Book Recommendations (24:15)
Still Alice by Lisa Genova
Most Treasured Travel (25:20)
Over the years, Doug has really enjoyed attending the Natural Products Gordon Research conferences held each summer. This is like a summer camp for organic chemists and has been a wonderful place to get together and discuss ideas. He also had some very memorable trips to China. On one of these trips, Doug taught a short course on organic synthesis (that was five years in the making). His wife was able to join him, and it was fantastic to go sightseeing and learn about the culture, as well as work with the enthusiastic PhD students and scientists there.
Quirky Traditions and Funny Memories (32:50)
As a postdoc, Doug took on the challenge of synthesizing prostaglandins (locally acting hormone-like lipids in our bodies that mediate a variety of functions). Synthesizing these compounds was notoriously challenging. He researched the literature, selected his starting materials, and cranked up the heat to begin his reaction. The material got hot, turned black, and shot out of the condenser all over the ceiling. The epic eruption (and smell) brought the whole lab running to investigate. It was embarrassing, but Doug was eventually successful in using the same route (with some adjustments) to synthesize prostaglandins.
Advice For Us All (39:00)
Doug has served on panels judging applications for graduate fellowships, and there seems to be a formula for success. In addition to your undergraduate grades and chemistry subject GRE scores, publishing a research paper as an undergraduate is really important for success. Also, if any young scientists are interested in the field of organic synthesis, there is still so much left to be discovered.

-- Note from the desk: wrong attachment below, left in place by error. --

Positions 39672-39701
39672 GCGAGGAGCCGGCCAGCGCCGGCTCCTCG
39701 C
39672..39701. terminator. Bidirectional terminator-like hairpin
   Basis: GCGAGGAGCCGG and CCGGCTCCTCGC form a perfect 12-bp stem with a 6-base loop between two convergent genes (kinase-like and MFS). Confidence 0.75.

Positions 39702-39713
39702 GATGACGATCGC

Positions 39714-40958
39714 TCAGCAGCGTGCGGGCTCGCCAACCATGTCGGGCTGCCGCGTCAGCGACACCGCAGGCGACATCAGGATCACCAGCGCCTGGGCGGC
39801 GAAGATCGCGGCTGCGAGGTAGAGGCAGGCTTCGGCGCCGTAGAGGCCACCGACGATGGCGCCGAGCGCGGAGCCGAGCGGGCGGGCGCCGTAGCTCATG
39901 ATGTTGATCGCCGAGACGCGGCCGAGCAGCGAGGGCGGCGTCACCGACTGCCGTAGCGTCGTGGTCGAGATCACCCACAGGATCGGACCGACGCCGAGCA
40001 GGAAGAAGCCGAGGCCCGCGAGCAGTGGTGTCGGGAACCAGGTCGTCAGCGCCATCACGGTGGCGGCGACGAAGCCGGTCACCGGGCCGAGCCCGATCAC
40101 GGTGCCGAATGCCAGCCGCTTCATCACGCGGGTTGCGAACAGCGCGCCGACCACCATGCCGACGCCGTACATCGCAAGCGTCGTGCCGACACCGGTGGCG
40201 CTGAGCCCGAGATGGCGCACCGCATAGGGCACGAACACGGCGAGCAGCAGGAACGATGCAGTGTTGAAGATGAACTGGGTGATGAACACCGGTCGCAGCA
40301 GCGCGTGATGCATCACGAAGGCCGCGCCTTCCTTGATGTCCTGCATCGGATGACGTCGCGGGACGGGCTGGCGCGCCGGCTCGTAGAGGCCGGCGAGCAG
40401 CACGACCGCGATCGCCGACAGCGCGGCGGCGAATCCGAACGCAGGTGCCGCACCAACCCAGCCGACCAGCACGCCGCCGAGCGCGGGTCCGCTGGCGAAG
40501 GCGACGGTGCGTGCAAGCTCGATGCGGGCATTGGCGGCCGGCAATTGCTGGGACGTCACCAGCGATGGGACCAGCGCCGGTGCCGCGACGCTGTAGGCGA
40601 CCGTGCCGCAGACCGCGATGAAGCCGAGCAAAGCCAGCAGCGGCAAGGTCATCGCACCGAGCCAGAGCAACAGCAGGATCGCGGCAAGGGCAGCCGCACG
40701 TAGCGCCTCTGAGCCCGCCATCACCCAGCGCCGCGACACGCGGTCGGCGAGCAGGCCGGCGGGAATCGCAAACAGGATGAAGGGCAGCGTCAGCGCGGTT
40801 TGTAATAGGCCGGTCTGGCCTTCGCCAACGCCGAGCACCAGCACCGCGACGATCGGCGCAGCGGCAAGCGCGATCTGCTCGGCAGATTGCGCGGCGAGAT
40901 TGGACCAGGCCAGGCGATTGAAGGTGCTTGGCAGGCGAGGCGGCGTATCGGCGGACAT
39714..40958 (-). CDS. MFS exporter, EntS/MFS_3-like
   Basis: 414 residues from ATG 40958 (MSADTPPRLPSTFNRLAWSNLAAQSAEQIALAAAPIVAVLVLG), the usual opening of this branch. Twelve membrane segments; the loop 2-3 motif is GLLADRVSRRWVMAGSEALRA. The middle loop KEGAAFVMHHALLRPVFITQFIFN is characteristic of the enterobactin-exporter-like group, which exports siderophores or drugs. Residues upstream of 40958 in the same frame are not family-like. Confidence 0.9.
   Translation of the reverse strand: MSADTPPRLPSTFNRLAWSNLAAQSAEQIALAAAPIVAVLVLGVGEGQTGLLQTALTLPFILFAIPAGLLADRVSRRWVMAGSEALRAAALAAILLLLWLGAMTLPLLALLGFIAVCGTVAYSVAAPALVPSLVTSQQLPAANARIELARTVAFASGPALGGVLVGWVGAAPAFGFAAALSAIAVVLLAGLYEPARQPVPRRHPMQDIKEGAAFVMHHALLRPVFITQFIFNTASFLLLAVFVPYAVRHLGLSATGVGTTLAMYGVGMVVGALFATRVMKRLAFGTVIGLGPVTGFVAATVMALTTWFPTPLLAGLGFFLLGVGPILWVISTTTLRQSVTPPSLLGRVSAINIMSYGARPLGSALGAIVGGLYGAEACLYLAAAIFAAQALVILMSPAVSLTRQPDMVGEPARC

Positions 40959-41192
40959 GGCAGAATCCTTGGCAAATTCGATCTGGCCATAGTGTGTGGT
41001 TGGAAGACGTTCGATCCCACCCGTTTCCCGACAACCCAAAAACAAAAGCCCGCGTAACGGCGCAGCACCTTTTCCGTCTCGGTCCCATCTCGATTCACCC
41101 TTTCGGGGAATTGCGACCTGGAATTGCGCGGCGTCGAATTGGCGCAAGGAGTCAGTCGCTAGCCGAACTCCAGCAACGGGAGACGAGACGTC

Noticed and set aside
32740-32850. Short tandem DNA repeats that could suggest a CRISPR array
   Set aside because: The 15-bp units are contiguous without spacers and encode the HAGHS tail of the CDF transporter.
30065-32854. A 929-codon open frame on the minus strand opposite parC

Douglass was born in Berkeley, California. Over his 40-year career, he has published 217 research papers. He also authors a free weekly web column on “Organic Synthesis Highlights”, that now records more than 350,000 pageviews/year. These columns are published in biennial volumes, with cumulative indices, with the sixth, Organic Synthesis: State of the Art 2013-2015, out in 2016. Doug’s group was the first to report substituent-induced diastereocontrol in the intramolecular Diels-Alder reaction. He then focused on devising computational approaches that enabled the manipulation, at the organometallic center, of the factors that govern selectivity in metal-mediated C-C ring-forming processes. His group developed cyclopentane construction by Rh-mediated C-H insertion, leading to syntheses of pentalenolactone, the Dendrobatid alkaloid 251F, (-)-sulcatine G, (-)-hamigeran B, and cameroonanol; low-pressure Ru-mediated enantioselective hydrogenation of β-keto esters, leading to brefeldin A, haliclonadiamine and astrogorgiadiol; Zr-mediated intramolecular diene cyclozirconation, leading to 3,16-androstenedione and (-)-calicoferol B; regioselective Fe-mediated vinyl cyclopropane cyclocarbonylation, leading to (-)-delobanone and (+)-coronafacic acid; and intramolecular C-H insertion by an alkylidene carbene, leading to fumagillin, isonitrin B, (-)-morphine and (+)-majusculone.